Giving

Have you noticed that Christmas is the season for giving?  The bell ringers are ringing, the toy drives are driving. Coats for kids, angel trees, cans of food instead of tickets to Christmas plays — it’s the season to give.  It’s a teaching moment for kids to pick out something for a child they don’t know and not something for themselves.

Church choirs go caroling to shut-ins, walk through nursing homes singing Silent Night to Jingle Bells and exiting with “We WHISHSH you a merry Christmas” again teaching the children how to give of themselves to bring joy to the lonely.

I applaud.  I approve.  It is good, very, very good.  But when all your giving is done in one short time frame along with everyone else, it’s slam giving, one month fits all year.  It’s huge supplies at the food bank — hopefully it will last 11 months.  It’s carolers lining up at the entrance of the nursing home — too much of a good thing in a short time frame and nothing for another year.

A couple of decades ago Elaine Dollerschell brought up an interesting concept.  “Why don’t we skip Christmas caroling to the elderly in the nursing homes this Christmas and instead hold a party for them in January or March?  That way we don’t have to make an appointment, competing with all the other churches, and the residents don’t have to wait 11 months to have their spirits lifted.”

Hmmmm.  Elaine, you said a mouth full.  Within a span of 20 minutes today while I was watching a colorized Gary Cooper and Barbara Stanwick movie, I witnessed two pleas from Feed the Children featuring 10 or more celebrities in each showing “real children with hopes and dream who are hungry.”  It’s good to have these drives to raise money for charity especially when people are in a mindset to give as in “strike while the iron is hot.” I’d like to see them offer a 12 month payment plan.

The hungry are hungry January through November.  The lonely are alone 11 months between groups of carolers.

I was witness to at least two occasions and many discussions of my dad giving his hard earned cash to panhandlers, of him helping someone off the sidewalk and giving him a couple of bucks for food.  The argument always was “You know he’s just going to buy more booze!”

My answer, as was my dad’s, is “So what?”  Then you just wasted your money!

No, I didn’t.  I gave with pure motives.  Don’t need a thank you, don’t need an I.O.U. note.

Choose your recipients carefully enough to know if the charity that claims to feed children actually feeds children if you can find out.  It’s good to know your giving is helping.  But if there’s no way of knowing for sure, don’t withhold your giving.

It’s your heart that benefits.  It’s your heart that God sees.  Do you give only when you know it’s a worthy cause in your estimation? More to the theme here, do you give only in December?

Is there a shelter or a food bank you can pick up a few extra cans of beans or soup for every time you shop for your family throughout the year?  Is there a ministry you can sign up for to have a certain dollar amount automatically deducted from your checking account every month? You can investigate them for their sincerity or you can pray God sends your $10 or $50 where it needs to go.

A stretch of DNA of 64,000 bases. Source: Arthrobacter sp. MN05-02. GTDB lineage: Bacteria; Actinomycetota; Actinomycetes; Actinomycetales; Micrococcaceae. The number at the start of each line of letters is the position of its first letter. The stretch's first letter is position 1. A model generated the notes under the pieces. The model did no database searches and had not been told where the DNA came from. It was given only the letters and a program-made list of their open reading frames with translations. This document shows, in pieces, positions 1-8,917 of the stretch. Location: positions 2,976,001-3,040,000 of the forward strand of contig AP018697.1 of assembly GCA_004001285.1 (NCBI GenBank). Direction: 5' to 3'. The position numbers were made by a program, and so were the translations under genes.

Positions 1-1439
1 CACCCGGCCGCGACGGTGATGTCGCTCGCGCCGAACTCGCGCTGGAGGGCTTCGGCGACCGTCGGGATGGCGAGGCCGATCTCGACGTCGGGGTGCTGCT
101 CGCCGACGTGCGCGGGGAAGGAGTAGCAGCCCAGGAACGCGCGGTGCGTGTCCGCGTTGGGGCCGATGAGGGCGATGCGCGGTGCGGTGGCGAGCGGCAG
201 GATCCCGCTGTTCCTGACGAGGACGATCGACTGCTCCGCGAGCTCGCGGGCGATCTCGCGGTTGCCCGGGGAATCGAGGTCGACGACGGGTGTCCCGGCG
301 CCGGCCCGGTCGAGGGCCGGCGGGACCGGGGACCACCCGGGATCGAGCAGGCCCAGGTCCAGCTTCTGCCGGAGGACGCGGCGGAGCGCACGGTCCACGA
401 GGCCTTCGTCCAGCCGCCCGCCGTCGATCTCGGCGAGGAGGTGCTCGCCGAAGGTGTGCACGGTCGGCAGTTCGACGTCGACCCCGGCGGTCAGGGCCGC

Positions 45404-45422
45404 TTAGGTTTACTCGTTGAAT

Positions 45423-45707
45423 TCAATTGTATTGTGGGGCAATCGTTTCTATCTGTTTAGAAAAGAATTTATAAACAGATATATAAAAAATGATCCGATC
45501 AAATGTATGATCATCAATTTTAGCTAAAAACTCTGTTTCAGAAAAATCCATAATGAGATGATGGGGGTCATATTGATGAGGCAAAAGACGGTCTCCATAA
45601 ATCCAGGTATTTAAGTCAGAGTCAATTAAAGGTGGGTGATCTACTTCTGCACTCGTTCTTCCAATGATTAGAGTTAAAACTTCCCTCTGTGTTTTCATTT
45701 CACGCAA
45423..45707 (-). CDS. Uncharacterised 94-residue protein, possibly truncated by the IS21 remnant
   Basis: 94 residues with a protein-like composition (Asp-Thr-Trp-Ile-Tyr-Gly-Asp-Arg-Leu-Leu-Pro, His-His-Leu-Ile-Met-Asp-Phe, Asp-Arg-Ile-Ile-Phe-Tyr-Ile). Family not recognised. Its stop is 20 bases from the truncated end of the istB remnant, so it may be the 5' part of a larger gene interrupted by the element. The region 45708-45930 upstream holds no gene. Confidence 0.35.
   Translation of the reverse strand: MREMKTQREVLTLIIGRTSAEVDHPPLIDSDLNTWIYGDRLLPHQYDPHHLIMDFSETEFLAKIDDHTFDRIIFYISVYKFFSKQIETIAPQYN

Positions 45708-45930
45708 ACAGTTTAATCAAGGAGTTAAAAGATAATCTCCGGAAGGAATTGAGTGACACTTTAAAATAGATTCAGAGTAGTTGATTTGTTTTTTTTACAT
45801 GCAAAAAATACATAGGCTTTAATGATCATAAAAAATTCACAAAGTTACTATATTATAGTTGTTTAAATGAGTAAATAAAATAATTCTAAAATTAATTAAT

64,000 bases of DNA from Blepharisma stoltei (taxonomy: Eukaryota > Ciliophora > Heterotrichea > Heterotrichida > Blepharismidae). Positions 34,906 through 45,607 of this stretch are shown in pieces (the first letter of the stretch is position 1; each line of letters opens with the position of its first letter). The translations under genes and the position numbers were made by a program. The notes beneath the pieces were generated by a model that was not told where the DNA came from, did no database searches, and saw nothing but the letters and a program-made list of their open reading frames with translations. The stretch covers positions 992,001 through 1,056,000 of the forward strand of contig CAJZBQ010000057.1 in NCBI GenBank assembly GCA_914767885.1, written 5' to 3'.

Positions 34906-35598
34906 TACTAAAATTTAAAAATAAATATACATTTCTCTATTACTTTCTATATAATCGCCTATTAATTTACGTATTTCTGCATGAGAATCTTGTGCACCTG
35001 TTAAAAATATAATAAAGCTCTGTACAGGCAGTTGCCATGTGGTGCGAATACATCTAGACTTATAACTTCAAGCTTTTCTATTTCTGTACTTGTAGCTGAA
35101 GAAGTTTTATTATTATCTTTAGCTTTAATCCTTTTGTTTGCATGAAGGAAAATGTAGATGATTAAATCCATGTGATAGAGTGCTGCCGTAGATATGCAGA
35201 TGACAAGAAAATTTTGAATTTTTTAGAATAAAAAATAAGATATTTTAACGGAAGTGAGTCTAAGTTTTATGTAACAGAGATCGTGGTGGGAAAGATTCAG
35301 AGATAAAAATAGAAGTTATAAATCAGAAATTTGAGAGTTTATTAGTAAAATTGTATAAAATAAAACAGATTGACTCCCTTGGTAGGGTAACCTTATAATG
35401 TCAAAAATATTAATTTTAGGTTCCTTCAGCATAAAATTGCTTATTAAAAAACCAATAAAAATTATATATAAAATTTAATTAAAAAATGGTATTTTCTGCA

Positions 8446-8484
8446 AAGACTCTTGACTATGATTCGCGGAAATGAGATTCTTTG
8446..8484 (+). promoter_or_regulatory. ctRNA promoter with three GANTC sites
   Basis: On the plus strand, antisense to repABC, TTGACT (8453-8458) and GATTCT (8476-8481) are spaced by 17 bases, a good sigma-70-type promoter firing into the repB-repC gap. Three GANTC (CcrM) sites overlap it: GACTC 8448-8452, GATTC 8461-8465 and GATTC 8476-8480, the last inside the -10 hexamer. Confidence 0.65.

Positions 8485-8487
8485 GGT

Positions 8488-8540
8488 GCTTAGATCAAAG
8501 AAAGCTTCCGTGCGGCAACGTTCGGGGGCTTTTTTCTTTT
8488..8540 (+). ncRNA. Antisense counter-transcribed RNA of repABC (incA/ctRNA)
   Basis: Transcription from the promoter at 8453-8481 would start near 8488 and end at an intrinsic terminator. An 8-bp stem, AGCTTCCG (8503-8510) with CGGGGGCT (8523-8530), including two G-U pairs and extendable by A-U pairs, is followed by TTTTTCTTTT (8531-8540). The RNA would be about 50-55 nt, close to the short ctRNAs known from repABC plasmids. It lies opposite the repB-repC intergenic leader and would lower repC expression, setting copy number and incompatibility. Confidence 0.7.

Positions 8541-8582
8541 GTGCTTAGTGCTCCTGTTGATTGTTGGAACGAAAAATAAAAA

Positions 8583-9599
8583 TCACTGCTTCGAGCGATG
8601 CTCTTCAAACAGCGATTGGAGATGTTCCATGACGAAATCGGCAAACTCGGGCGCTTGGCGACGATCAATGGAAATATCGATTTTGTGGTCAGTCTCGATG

No extra bucks? Stand in the serving line of the homeless shelter.  Knit or buy  some hats, gloves, and scarves and pull over to the side of the street where the homeless hang out and give them out.  Where I live there are kids at bus stops in below freezing temperatures wearing shorts, maybe because they’re not too bright, trying to appear sexy or tough, or maybe because they don’t have warm clothes because it’s Tennessee and we don’t have all that much cold weather and it’s not cost effective to buy heavy clothes.

Instead of judging their intelligence, assume their need and meet it.  Keep some hats, gloves, and scarves in the back seat.  Maybe the local elementary school needs a supply of the same for those who lack or those who forgot to bring one and need something to keep them warm on the way home.

There are endless opportunities to give and to teach giving.  December is the top feel good month of the year.  Go for it! Reach out and teach by example.  But…. or should I say “And….”

How about using December to launch a new habit? A new habit that becomes so ingrained you don’t feel the giving surge at Christmas. A habit that inspires you to give regularly, using your imagination, or like I already said, an online automatic donation you don’t even have to think about — or talk about.

I’ve experienced a new facet to the bell ringers.  In the lobby of Shopko was a lady in a portable hospital bed wearing her ear muffs, mittens, and had blankets draped over her.  Hmmm.  Really?  I’ll bet she pulled in extra that day.  I’m not saying she was faking anything or planned on playing the Pity Card.  But it was a first for me, this new twist of the heart string.

Years ago Honey’s dad, Herb, gave a twenty to a scruffy man who walked into the store begging politely for a hand out.  He promised to pay it back.  He was not seen again.  Herb was teased relentlessly for years.  Was Herb an idiot for being taken in, fooled by a con man?  Don’t know.  If the man made a living that way, that’s between him and God.  Those who gave to him gave from their hearts.

Don’t worry if what you give won’t be appreciated or if your gift is tricked out of you or if it’s used unwisely.

God sees all hearts.  Just give.

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